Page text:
The pay channels of a network or its subsidiary or holding company or subsidiary of the holding company can be packaged into a bouquet. This can be done while taking the precaution that the bouquet’s MRP is not less than 85 per cent of the sum of the MRPs of the a la carte pay channels forming a part of the bouquet. Similar conditions of holding prices for six months and in geographical areas also apply to bouquets.

The TRAI has introduced a category called a premium channel. Broadcasters are free to notify any channel as premium channel in their reference interconnect order (RIO). There shall be no price cap on maximum retail price notified by broadcasters for customers. For HD channels, the regulatory authority has, however, stated the price cannot be more than three times the MRP of the corresponding channel transmitted in SD. For those HD channels that do not have a corresponding SD channel, the benchmark will be the ceiling on the MRP of the genre it is in. These independent HD channels will have a price ceiling of three times the ceiling of the MRP of the genre.

As far as pay per view or VOD goes, the TRAI says it will bring it under its purview at a later date as these services are in their infancy in India and have minimal adoption.

The television distributor’s role

On the television distributor side, the TRAI has made them responsible to provide all channels on a la carte basis and it has also  proposed to formalize  a minimum subscription fee of Rs 130 per month per set top box from a subscriber for 100 SD channels.  Now if an HD channel is included in this, it will be equal to 2 SD channels.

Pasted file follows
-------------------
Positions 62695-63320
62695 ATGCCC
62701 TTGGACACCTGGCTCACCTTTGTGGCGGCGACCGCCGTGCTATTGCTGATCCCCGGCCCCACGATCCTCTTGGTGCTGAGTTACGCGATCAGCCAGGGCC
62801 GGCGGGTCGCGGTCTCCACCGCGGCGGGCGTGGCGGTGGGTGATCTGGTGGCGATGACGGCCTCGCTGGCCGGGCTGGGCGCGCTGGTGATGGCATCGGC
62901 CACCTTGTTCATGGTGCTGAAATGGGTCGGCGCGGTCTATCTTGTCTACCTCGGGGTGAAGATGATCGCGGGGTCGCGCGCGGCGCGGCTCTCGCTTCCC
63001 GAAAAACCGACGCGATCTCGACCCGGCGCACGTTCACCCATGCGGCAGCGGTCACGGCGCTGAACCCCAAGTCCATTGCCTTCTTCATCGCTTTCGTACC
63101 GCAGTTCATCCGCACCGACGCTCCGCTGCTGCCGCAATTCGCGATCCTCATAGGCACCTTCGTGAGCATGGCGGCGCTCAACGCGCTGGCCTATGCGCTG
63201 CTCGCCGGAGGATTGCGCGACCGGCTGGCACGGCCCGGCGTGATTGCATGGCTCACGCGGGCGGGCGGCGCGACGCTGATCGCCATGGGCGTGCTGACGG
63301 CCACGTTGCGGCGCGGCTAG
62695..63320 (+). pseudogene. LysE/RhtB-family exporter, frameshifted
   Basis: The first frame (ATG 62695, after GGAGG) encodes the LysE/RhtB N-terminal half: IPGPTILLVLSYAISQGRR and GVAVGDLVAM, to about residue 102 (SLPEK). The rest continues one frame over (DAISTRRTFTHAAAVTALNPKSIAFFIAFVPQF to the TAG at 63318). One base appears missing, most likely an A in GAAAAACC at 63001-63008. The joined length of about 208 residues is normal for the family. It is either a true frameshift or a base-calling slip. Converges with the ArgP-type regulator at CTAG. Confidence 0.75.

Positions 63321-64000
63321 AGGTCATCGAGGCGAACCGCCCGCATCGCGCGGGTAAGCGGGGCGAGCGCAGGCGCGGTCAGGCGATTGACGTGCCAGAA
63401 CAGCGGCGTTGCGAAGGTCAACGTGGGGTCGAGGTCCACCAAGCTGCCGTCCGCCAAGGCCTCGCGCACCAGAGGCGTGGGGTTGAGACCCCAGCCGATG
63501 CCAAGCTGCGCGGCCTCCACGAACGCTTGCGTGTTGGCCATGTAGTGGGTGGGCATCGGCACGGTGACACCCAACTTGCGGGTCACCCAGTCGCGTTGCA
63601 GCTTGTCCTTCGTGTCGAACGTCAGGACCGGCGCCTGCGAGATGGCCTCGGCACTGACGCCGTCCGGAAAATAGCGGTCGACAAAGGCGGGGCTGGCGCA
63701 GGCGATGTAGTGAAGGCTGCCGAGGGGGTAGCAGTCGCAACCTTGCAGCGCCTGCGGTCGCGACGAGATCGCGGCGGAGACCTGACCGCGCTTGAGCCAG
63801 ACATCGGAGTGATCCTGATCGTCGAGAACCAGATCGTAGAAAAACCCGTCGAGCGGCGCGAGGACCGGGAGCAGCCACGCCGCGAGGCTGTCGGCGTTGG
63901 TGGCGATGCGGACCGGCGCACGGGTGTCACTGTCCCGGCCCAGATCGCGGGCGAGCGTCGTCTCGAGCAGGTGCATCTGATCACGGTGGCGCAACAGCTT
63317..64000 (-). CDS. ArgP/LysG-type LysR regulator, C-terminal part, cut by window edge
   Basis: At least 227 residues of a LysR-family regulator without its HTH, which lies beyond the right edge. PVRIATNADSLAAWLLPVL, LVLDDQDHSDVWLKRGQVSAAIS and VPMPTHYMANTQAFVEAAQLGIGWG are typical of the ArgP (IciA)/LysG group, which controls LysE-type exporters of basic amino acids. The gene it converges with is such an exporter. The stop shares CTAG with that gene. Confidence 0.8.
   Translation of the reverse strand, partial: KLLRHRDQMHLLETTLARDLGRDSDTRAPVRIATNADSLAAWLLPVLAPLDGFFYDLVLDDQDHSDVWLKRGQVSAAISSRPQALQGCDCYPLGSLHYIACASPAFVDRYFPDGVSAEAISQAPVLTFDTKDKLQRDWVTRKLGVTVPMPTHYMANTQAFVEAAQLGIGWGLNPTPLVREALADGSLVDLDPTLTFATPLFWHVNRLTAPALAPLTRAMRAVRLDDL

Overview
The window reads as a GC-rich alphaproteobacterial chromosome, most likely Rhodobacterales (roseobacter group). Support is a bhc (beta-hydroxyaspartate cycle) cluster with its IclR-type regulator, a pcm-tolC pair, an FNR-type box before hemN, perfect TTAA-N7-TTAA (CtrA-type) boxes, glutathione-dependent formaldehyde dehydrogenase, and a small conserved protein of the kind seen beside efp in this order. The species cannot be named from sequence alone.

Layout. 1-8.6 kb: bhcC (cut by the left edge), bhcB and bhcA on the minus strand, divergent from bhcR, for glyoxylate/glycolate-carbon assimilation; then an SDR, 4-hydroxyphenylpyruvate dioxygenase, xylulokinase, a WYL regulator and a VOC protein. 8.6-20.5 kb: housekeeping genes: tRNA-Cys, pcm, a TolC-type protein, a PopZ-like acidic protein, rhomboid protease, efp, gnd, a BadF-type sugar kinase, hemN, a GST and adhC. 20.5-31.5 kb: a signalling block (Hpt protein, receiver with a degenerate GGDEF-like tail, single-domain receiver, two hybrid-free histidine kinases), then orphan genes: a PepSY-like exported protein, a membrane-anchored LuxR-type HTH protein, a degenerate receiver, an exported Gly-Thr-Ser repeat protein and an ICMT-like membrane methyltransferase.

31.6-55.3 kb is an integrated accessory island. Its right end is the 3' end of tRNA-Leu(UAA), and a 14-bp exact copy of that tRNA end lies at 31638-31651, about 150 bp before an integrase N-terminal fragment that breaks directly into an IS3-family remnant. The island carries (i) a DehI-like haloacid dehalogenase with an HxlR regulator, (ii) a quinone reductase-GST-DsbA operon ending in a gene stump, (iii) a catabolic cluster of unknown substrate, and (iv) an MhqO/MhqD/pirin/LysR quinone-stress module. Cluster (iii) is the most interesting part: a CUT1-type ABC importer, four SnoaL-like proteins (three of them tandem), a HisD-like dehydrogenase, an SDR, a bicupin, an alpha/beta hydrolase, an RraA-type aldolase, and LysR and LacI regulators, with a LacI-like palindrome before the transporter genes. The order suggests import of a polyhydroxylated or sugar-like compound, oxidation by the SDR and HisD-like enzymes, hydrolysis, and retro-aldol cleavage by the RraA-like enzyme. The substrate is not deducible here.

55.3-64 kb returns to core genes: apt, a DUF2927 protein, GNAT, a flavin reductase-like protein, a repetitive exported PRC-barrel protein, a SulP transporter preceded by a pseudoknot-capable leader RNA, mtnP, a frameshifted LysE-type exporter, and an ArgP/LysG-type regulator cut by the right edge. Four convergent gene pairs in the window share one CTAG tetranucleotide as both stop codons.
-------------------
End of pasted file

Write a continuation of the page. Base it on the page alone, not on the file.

The TRAI has stated that TV distributors cannot change the bouquets formed by broadcasters or its price, but they can form bouquets themselves of pay channels of different broadcasters provided that their price is not less than 85 per cent of the sum of the MRPs of the pay channels forming part of the bouquet. Free to air, HD and SD variants of the same channel and premium channels are not permitted to be included in these bouquets.

The authority says that the composition of the 100 channel basic tier should be left to the subscriber’s volition. It can consist of FTA, pay, premium channels, broadcast bouquets or even television distributor package bouquets. But it has to have the government mandated channels and at least five channels of each of the seven genres. If the subscriber opts for pay TV or premium or HD channels or broadcast or TV distributor bouquets, he will have to pay the retail price for these separately.

Subscribers wanting channels beyond the basic tier can opt for other channels by paying the TV distributor Rs 20 – excluding taxes-  for each slab of 25 channels and the broadcaster the MRP of each channel.

The TV distributors also have another responsibility. The electronic programming guide on the network must display the details of all channels and their MRP genre wise for easy navigation. Broadcasters who are relying on TV distributors to collect and remit the pay channel revenues will provide a 20 per cent distribution fee to them, which the latter can share with the LCOs who are actually doing the collection. Additionally, TV channels can also offer a maximum 15 per cent MRP discount to TV distributors to encourage them. Parameters for discounts will be disclosed by broadcasters in the RIOs that will be transparent and uniform for all distributors of television channels.